By now they’ve adapted filtration systems for AC, but not before entire buildings perished, ribcages rattling one last time as parents clapped their last masks over children’s faces. Most of them are still there four years later, entombed in swanky Park Avenue townhomes cursed with central air rather than window units.
The first year of quarantine, there’d been impromptu hallway parties and sourdough starter swaps. But as food and money diminished, the camaraderie, unusual for New York, had hardened to suspicion, then naked greed. After the first neighbor tried to break in, I moved my dresser in front of my door, then sharpened a knife to keep by my bed.
We’ve all retreated into the safety of the virtual world. Social media is all we have now. A mass of humanity clambering to be seen, to be heard, to share. None of it feels quite real, but we cling to it like it’s our last hug from a loved one we know we’ll never see again. Every one of us is desperate to connect. Too bad a hundred loud voices is no match for an assassin no one can see or hear.
A friend from college likes my post. A friend’s mom has posted a cooking clip. Rachel Ray, that rogue survivalist. With only a few TV channels still functioning, she films her own show from her underground bunker. She’ll make it out of this mess, most likely brandishing a makeshift tuna souffle. I like the post, then keep scrolling.
The first wave of deaths sent everyone scurrying inside. Schools went online. Restaurants closed. Only the hospitals worked overtime. Six months later the second wave washed away thousands — mostly people who just couldn’t take the isolation anymore. Conspiracy theorists who believed the virus was a hoax and wanted to be liberated from lockdown. Liberate themselves they did — right out of this life and into the next. Teenagers sneaking out at night, sharing beer or joints or even just conversation. Suzy Q. Homemaker lured to her death by the allure of a fifty percent off coupon. People who stepped outside, just for a few hours, lured by the siren song of “fresh” air and sunshine. I stand by the window and tip my coffee mug of hot water to the outside. The air and I stare each other down. Those sidewalks have no hold over me, I tell myself.
The fourth wave, which started late year three, was mostly suicides. People came up with all kinds of ways of ending it all. Leaping from their balconies. Swallowing kitchen cleaner. Going for a last leisurely stroll around Central Park. One woman licked her countertops after the virus took her husband and two children. Some of them streamed it, the last facial expression they’ll ever make immortalized in a fifteen second clip.
The most depressed I’ve ever been happened well before quarantine. The year after my transplant, a childhood friend I’d met in the hospital died before she got her new lungs. Crippled by guilt, I hardly left my bed that month. I didn’t shower. I barely ate. But my lungs kept inhaling, drawing in oxygen and transforming it into carbon dioxide. Lungs gifted from another’s body to save my life. “Grieving doesn’t mean giving up,” I’d told myself.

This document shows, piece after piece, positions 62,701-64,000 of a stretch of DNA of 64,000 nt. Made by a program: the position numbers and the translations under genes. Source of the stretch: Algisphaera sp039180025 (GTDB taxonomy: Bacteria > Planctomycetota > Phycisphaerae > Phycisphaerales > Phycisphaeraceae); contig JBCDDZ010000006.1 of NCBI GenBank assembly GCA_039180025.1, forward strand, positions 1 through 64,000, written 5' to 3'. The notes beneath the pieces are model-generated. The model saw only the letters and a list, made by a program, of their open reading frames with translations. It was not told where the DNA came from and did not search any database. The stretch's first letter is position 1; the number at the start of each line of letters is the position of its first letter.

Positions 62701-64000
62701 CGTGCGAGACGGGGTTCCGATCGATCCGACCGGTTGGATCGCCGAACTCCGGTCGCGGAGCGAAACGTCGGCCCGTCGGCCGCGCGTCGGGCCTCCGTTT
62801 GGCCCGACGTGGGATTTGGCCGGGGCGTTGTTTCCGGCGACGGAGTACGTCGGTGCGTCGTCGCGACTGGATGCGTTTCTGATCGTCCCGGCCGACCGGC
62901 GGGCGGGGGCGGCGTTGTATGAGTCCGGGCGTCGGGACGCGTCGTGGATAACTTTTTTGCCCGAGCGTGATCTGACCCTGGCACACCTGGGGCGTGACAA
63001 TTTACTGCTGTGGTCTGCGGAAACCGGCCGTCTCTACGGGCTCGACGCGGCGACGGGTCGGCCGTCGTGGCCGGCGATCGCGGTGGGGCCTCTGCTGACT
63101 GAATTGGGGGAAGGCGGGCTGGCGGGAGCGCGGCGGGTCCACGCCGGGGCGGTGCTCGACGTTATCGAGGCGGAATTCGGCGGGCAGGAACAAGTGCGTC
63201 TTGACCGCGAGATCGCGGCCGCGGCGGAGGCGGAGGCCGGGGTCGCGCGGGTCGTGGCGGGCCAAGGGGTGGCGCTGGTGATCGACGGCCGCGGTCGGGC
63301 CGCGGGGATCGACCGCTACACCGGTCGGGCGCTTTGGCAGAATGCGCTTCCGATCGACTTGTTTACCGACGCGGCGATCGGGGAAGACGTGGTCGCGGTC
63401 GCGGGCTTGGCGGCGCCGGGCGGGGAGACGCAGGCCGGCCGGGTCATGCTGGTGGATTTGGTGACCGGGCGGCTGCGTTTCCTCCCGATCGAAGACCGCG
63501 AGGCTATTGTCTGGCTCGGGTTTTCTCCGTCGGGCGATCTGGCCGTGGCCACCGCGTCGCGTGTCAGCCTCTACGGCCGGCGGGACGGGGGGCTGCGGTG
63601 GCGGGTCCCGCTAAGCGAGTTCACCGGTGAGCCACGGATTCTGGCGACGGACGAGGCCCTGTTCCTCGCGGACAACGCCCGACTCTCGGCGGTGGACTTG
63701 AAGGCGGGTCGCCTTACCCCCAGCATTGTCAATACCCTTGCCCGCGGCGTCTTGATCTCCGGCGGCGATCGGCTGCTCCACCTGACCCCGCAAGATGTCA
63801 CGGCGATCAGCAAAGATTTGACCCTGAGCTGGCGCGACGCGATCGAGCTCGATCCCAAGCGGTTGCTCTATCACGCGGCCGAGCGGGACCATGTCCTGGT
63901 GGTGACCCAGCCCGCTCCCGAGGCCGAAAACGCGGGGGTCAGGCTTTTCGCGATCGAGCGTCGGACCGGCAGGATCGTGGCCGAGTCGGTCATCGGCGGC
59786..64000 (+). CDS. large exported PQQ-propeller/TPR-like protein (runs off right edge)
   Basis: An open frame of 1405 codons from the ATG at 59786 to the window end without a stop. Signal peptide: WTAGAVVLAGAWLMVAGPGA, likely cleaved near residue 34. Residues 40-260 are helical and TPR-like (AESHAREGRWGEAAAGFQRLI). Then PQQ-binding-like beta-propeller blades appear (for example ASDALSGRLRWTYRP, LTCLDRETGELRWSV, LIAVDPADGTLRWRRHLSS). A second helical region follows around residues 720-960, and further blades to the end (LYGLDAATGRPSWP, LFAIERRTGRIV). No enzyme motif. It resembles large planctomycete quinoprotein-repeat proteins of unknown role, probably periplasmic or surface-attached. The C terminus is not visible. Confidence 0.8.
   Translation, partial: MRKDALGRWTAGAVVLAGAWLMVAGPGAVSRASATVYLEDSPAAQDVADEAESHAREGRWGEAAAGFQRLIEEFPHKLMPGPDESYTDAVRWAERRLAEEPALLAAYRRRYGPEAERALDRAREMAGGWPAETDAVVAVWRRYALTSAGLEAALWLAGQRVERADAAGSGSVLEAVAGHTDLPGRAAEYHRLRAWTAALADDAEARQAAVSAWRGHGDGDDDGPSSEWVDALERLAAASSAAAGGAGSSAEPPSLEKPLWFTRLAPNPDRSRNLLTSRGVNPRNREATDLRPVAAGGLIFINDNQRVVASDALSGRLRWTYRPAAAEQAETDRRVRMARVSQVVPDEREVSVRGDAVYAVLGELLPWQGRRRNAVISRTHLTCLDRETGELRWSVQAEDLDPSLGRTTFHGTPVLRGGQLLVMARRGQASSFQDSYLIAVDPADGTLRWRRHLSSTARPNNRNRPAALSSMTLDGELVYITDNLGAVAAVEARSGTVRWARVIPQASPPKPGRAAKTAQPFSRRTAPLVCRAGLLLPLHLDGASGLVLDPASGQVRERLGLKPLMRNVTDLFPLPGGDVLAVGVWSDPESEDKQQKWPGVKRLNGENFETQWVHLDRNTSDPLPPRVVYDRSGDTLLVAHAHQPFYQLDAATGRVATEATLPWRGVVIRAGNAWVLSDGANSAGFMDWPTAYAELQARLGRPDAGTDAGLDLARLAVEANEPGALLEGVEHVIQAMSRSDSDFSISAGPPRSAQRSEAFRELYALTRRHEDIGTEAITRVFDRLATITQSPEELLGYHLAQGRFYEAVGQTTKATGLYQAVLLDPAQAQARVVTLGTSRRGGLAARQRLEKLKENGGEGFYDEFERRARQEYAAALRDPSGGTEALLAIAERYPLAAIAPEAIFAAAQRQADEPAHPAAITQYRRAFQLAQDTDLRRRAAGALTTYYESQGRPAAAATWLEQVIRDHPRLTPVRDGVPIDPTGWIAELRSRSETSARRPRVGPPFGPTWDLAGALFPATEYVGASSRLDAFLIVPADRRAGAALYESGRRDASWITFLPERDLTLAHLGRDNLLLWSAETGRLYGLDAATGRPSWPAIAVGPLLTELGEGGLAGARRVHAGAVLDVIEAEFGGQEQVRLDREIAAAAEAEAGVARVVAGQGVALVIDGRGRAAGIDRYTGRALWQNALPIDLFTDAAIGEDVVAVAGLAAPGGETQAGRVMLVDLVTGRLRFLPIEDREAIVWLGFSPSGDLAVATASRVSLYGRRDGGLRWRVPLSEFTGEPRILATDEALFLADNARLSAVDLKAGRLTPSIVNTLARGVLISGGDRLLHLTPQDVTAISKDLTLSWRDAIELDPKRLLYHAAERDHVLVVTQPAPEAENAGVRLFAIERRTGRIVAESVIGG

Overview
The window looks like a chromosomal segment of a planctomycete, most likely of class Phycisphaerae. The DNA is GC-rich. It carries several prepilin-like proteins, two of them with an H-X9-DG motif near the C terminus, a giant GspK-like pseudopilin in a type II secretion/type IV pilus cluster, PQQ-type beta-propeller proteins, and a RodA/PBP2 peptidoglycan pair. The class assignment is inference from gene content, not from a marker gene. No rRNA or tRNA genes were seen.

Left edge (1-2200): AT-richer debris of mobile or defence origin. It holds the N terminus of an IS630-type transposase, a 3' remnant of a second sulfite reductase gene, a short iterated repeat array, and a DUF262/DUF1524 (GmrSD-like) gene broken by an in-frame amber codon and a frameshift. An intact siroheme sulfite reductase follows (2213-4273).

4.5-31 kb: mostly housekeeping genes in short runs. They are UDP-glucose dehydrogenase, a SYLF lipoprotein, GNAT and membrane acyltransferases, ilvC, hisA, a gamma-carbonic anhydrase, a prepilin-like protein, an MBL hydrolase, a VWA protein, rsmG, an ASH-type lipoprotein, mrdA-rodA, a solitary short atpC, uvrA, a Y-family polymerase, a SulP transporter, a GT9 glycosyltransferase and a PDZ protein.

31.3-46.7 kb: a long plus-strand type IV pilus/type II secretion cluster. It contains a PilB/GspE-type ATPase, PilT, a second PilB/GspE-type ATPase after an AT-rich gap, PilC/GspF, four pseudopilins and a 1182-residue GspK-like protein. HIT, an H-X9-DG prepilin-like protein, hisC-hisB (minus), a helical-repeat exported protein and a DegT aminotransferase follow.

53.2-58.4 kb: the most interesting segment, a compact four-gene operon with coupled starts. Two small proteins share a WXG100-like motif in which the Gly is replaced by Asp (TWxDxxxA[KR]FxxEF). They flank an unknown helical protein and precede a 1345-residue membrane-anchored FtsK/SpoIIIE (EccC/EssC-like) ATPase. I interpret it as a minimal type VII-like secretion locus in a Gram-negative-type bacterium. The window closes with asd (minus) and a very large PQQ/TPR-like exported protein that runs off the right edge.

I stand on a chair to unscrew the lightbulb above me so it lasts longer. Last year the one remaining bulb in the kitchen went out. In the rare event I cook, I unscrew a bulb from my bedside lamp and relocate it. If that bulb ever dies, I’ll have to go full on Laura Ingalls Wilder and make myself an oil lamp.
Before my transplant and well before caelivirus was even a blip on the horizon, I used to think having a pile of cash was the key to survival. I’d slept on a friend’s couch for months before the transplant and before my job at the firm, Medicaid hemming and hawing as the hospital bills bled me dry. No way in hell was I ever going back. I got hired as a paralegal at a big firm in Midtown as soon as I was well enough to work. I’d saved my money like crazy. My emergency fund bloomed into three months, then six months, then five years’ worth. More now, since rent has been suspended indefinitely. All my colleagues at the law firm took taxis to their fancy townhomes and tossed back cosmos at swanky nightclubs. I moved into my cramped fifth floor studio. I didn’t know I’d be trapped here for years.
On the evening news once a few months ago they executed a handful of looters. They do that from time to time as a message to the rest of us. Toe the line. Stay inside and starve to death like good citizens. Not that they’re wrong. The alternative is gasping your last breath on a ventilator. One of the looters was a white man in his fifties. Right before the bullet entered his chest I got a look at his face. Scott, the lawyer with an office down the hall from my cubicle.
Nobody thought this would happen in America. The years long martial law. The executions without trials. The suspended elections. But maybe we should have. For all our talk of democracy, we’re not so different from the rest of the world. There’s no depth people won’t stoop to to take one last breath, no matter how miserable.
Those of us left are all part of the same club: the Survivors’ Club. Mrs. Finch, me, whatever neighbors are left to peek through their window curtains. Membership comes with a measly government subsidy each month, not to mention a handful of MREs each week that taste like the foil they’re wrapped in. Canned beans and rice that stare you down when you open the pantry, if you’re lucky enough to have a pantry. Not to mention the dangerous gift of unlimited free time, even for someone like me whose chronic fatigue keeps in bed half the day. Seven years after the transplant and I still need eleven hours of sleep, not to mention rest breaks throughout the day. As a chronically ill person, I thought I’d never see the day when the healthy people in my life were as limited as I am. Death has run its icy finger down our collective spine. No one here has been left untouched.